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Sacred Bamboo (Nandina domestica)


“Pet poisonous” - Toxic to Dogs Nandina domestica commonly known as nandina, heavenly bamboo or sacred bamboo, is a species of flowering plant in the family Berberidaceae, native to eastern Asia from the Himalayas to Japan. It is the only member of the monotypic genus Nandina. Despite the common name, it is not a bamboo but an erect evergreen shrub up to 2 m (7 ft) tall by 1.5 m (5 ft) wide, with numerous, usually unbranched stems growing from ground level. The glossy leaves are sometimes deciduous in colder areas, 50-100 cm (20-39 in) long, bi- to tri-pinnately compound, with the individual leaflets 4-11 cm (2-4 in) long and 1.5-3 cm broad. The young leaves in spring are brightly coloured pink to red before turning green; old leaves turn red or purple again before falling. The flowers are white, borne in early summer in conical clusters held well above the foliage. The fruit is a bright red berry 5-10 mm diameter, ripening in late autumn and often persisting through the winter. All parts of the plant are poisonous, containing compounds that decompose to produce hydrogen cyanide, and could potentially be fatal if ingested. The plant is placed in Toxicity Category 4[clarification needed], the category "generally considered non-toxic to humans",[6] but the berries are considered toxic to cats and grazing animals. Excessive consumption of the berries will kill birds such as cedar waxwings, because they are subject to cyanide toxicosis, resulting in death to multiple individuals at one time. The berries also contain alkaloids such as nantenine, which is used in scientific research as an antidote to MDMA (ecstasy).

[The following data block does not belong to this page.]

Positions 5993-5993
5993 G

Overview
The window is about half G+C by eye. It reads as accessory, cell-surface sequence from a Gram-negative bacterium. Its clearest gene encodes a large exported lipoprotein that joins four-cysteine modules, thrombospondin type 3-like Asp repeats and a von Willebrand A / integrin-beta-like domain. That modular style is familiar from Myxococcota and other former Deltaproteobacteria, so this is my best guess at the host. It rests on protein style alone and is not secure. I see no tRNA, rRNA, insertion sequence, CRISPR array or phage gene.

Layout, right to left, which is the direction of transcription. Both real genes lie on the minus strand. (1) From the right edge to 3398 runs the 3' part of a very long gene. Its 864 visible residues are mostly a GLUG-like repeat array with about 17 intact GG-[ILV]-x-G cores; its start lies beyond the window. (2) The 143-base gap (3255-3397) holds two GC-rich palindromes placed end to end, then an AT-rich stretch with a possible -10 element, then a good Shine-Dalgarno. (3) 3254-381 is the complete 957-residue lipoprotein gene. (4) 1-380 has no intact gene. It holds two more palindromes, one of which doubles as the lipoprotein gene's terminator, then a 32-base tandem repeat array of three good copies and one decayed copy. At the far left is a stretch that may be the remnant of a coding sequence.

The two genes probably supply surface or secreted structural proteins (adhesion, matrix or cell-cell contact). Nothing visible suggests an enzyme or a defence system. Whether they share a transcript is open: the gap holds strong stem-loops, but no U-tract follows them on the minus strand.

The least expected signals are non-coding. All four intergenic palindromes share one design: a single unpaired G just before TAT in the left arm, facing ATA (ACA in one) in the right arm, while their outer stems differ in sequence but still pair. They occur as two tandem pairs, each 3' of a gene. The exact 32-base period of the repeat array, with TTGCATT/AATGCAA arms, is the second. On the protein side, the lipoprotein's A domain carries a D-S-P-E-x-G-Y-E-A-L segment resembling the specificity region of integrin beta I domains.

Taxonomic tree

  • Domain: Eukarya

    • Kingdom: Plantae

      • Phylum: Magnoliophyta

        • Class: Magnoliopsida

          • Order: Ranunculales

            • Family: Berberidaceae

              • Genus: Nandina